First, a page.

# Can I measure analog voltages for a circuit with multiple power supplies?

I have two components in a circuit: An Arduino Uno R3 and a Wind Sensor Rev. P. See diagram below. The wind sensor requires 12V to operate, so I powered it with an external power supply (provides 12V DC at 1A). The wind sensor outputs an analog signal up to 5V with the sensor reading.

I would like to use my arduino's analog-to-digital converter to read the sensor value. But can I do this if the arduino is powered with a different power supply? I have it connected to my laptop with a 5V USB cable.

I tried reading the value but I get fluctuating readings. To debug, I made a few more connections from the analog-in pins. As seen in the diagram, I can read voltages correctly if they are from the arduino. But if I try to read any voltage from the external power supply, the value is random.

I used a multimeter to check the voltages in the external power supply are 11.20V (close enough to 12V) and the voltage from the sensor OUT pin is 1.40V (within the 0V - 5V range I expected).

So why can my arduino not measure these voltages? I assume it's because the two different power supplies are changing the frame of reference for the ADC pin. But it's not clear to me, so I would appreciate a conceptual explanation.

My intuition tells me that both power supplies should share the same GND pin. But I didn't want to connect the GND between the two power supplies together, given they operate at different voltages and currents. Is this safe to do? Or should I just get a power supply module that will allow a single power supply to output both 12V and 5V?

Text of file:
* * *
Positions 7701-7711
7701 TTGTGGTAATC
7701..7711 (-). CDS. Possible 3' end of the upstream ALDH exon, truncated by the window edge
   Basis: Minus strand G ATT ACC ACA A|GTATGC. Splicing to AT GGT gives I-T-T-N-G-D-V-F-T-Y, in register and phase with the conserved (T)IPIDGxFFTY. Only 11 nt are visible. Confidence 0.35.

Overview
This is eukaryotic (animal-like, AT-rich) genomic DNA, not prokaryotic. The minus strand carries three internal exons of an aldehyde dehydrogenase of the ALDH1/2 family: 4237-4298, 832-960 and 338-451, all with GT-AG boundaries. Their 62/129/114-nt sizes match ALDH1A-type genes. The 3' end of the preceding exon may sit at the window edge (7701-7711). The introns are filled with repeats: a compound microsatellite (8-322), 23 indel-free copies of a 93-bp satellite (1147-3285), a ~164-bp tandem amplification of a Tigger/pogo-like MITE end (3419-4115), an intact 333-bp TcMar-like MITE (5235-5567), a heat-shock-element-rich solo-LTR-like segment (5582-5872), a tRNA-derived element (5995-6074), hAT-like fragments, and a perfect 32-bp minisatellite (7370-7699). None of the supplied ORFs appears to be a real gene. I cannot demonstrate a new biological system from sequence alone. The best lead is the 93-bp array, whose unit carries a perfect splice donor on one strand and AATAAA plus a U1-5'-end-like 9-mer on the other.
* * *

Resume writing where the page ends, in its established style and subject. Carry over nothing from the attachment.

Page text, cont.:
• Trust your instincts. If the power supplies both isolated from high voltage nothing wrong to connect grounds. – user263983 Feb 21 at 21:41
• Ground means 0V where you choose it and all the 0V points must be common with good decoupling caps on Vdd close to the devices. When you measure V with a DMM are you aware of the impedances involved and noise ? This makes a difference to the Arduino. – Tony Stewart EE75 Feb 21 at 23:42
• Always verify all grounds read 0V and Supplies are correct . You were probably pulling down by ESD diode drop. to get 11.20 Is that really within spec of the regulator? – Tony Stewart EE75 Feb 21 at 23:49